Tolbert Fanning, 1810-1874 (Photo credit: Wikipedia)
I’ve been reading J. E. Scobey’s Franklin College and its Influences (1904) of late. Scobey’s book is part biography of Tolbert Fanning, part history of Franklin College, Fanning’s short-lived school.
Reading this morning, I came across this bit from Fanning’s pen that seemed worth sharing:
“It is an indisputable fact that even churches formed of the wealthy, speculative, and idle are little more than synagogues of Satan. I pretend not to account for the mystery; but if there be truth in existence, there is something in labor which controls and subdues man’s animal appetites–reconciles him to his Maker and renders him contented with his lot. If it be an object to have honest society, the proper plan is to form it of a working population; if we wish good morals, we must find people who live by industry; and if we wish to live with the pious, we must find an association in which the rule is adopted and carried out punctiliously that ‘he that will not work shall not eat.’ All the sermons, lectures, and papers of Christendom will fail to make an idle, luxurious, and sport-seeking community either wise, virtuous, or happy. The best and happiest beings of earth are such as ‘do their own work, laboring with their own hands,’ and love to have it so. The working classes are admitted to be the most charitable of all others.”
Christian Review (1846), quoted in Scobey, pp. 24-25.
Snippets from the pens of Fanning and David Lipscomb along these lines could easily be multiplied. Fanning’s writings frequently feature attacks on wealth in the Church and push through the lines we usually draw in contemporary American society (and American Christianity) about wealth and poverty, socioeconomic and educational status. Franklin College — and its institutional descendants, the Nashville Bible School (1891) and Alabama Christian College (1912-1922) — were characterized by a deep commitment to the value of manual labor and of education of the poor.
In Nashville, these commitments are what set NBS in its early years apart from schools like Vanderbilt University and Ward-Belmont College, schools that indeed were open, but open for those who could afford to pay. As time went on, the pedagogical vision of Fanning and Lipscomb was forgotten in the quest of college administrators to conform their institutions to the prevailing standards of American higher education in the twentieth century, a quest that was paralleled in churches in the same period as Fanning himself suggests in this excerpt.
As I said the other day, it is the human stories that one encounters in the Advocate that really have moved me in this process.
In May 1938, Cled Wallace (1892-1962) came to Birmingham to hold a meeting for the Bessemer church. We don’t know much about the outcome of the meeting as far as the usual measures. J. R. Ezell (1886-1966), elder and preacher for the Bessemer church, did not submit the normal tally of baptisms and restorations. Neither did Wallace submit a report of his own.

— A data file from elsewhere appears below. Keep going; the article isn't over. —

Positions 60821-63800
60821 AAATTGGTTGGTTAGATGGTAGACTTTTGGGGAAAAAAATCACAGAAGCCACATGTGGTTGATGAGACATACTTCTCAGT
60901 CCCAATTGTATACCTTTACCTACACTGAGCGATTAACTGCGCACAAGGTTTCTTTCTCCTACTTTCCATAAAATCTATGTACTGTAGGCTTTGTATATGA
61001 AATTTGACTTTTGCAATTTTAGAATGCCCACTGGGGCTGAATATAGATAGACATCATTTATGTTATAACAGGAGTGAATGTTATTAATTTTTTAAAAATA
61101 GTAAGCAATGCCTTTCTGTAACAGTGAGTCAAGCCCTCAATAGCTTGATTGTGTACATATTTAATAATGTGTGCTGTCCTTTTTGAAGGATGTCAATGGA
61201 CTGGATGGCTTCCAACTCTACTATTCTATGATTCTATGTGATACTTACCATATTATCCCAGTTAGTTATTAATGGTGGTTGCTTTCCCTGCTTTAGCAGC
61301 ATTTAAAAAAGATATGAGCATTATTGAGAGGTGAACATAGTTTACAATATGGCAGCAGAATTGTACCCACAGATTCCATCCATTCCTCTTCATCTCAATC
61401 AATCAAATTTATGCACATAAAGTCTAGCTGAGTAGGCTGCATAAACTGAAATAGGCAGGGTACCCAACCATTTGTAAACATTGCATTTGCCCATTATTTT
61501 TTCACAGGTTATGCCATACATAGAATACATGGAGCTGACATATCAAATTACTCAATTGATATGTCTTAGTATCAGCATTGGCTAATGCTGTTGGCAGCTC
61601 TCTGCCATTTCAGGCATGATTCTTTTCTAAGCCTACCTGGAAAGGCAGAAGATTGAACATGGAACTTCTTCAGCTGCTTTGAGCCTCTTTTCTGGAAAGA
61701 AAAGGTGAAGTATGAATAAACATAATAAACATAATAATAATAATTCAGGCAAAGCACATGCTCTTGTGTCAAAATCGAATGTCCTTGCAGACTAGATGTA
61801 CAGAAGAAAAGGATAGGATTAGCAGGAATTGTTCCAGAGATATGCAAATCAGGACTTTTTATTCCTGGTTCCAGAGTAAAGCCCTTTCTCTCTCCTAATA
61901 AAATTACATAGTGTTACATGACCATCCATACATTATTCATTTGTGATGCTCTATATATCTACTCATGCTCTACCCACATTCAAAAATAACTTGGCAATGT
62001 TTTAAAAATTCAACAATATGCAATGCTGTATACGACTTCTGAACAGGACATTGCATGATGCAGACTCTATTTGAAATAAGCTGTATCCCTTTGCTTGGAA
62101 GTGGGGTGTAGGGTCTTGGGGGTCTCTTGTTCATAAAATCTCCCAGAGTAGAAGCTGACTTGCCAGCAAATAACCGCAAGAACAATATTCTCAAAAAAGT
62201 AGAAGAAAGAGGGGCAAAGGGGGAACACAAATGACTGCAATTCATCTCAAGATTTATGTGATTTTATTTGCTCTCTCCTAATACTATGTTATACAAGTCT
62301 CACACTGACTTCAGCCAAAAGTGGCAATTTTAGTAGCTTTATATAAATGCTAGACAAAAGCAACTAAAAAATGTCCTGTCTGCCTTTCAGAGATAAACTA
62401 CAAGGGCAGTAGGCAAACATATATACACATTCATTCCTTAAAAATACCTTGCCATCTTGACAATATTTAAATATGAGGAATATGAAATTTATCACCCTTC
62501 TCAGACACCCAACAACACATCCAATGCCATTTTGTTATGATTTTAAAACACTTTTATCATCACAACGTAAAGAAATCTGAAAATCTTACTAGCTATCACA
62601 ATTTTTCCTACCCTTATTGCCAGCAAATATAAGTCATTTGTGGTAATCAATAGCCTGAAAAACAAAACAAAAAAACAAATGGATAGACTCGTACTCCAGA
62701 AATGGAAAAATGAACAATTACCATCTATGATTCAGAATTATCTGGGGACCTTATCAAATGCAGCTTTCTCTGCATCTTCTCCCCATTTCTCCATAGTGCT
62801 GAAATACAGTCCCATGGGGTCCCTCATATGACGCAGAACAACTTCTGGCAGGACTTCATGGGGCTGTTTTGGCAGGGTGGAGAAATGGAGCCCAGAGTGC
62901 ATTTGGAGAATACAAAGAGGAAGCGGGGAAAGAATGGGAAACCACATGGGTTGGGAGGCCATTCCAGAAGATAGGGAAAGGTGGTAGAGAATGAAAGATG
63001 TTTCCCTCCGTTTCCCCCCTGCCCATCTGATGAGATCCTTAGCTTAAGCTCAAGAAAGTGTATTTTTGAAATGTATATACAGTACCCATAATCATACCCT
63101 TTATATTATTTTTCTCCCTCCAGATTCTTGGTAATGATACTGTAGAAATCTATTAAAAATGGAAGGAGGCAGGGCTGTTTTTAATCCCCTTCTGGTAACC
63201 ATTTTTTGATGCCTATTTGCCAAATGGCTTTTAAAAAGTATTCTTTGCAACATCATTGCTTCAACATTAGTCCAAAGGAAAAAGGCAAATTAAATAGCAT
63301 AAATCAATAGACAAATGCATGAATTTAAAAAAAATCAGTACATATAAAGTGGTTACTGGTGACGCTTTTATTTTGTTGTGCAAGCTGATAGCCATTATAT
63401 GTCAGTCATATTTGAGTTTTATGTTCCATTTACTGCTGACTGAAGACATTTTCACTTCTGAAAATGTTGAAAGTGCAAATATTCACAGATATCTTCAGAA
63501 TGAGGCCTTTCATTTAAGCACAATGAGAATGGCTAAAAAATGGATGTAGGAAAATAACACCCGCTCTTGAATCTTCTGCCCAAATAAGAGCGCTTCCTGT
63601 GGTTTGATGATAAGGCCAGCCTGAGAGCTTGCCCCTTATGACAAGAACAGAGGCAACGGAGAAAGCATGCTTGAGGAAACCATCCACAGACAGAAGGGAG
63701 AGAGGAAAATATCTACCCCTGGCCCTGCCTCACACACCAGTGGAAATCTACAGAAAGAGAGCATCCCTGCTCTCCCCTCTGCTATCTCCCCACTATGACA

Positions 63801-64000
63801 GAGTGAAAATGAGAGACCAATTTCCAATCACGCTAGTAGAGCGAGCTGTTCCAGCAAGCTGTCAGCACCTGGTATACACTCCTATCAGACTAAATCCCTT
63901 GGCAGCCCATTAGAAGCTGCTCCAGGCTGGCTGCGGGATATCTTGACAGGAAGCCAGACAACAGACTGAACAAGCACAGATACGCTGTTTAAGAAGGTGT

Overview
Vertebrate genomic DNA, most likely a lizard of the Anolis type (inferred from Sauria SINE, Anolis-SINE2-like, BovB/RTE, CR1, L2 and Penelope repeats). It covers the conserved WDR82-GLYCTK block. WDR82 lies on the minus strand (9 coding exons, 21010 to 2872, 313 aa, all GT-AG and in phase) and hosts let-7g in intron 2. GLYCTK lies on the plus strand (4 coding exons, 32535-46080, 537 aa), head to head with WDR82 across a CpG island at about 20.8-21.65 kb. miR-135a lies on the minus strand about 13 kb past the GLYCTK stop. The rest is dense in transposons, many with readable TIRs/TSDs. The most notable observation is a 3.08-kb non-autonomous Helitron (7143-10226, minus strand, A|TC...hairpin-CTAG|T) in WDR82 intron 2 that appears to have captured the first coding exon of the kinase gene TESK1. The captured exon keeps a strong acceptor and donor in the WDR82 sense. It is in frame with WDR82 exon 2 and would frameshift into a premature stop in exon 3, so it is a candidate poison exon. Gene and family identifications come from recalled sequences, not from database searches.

The August 4, 1938, issue of the Gospel Advocate gives us a possible explanation. There we find the following obituary from the pen of John T. Lewis:
John Morgan Queen was born August 14, 1899; run down and killed by an automobile May 7, 1938. He had just driven up to the church where Cled Wallace was conducting a meeting in Bessemer, Ala., got out of his car, and started across the street, when he was hit by a passing car, and never regained consciousness. He was baptized by the writer February 8, 1928, and was married to Miss Gladys Dobbs, August 11, 1933. From the time he obeyed the gospel till his untimely passing he was an interested, diligent student of the Bible, and never missed an opportunity of talking to his friends about the importance of obeying the gospel and living the Christian life. He was a good song leader, could make good talks, and would do anything he was called on to do in the work and worship of the church. In all my association with him I never heard him use a vulgar word or tell a smutty yarn. He kept the scriptural injunction: “Keep thy heart with all diligence; for out of it are the issues of life.” — JOHN T. LEWIS.
We can only speculate as to how devastating this must have been for the members of the Bessemer church. Does a church continue a meeting after an event of this sort or just call it off? It’s difficult, in our day, to understand the enthusiasm that would have surrounded a gospel meeting in Queen and Lewis’ day. Perhaps Queen’s enthusiasm is also foreign to us.
Something else strikes me here. Lewis’ obituaries in the Advocate really are models of restraint. They lend dignity to the lives of their subjects; they do not detract from them with wordiness or flowery vocabulary. Not that anyone ever receives formal training in obituary composition, but there’s probably a lesson there for us.
Lewis also never fails to pass up an opportunity to teach with an example. Queen, he tells us, was a model of what the Scripture means that says, “Keep thy heart with all diligence; for out of it are the issues of life” (Proverbs 4.23).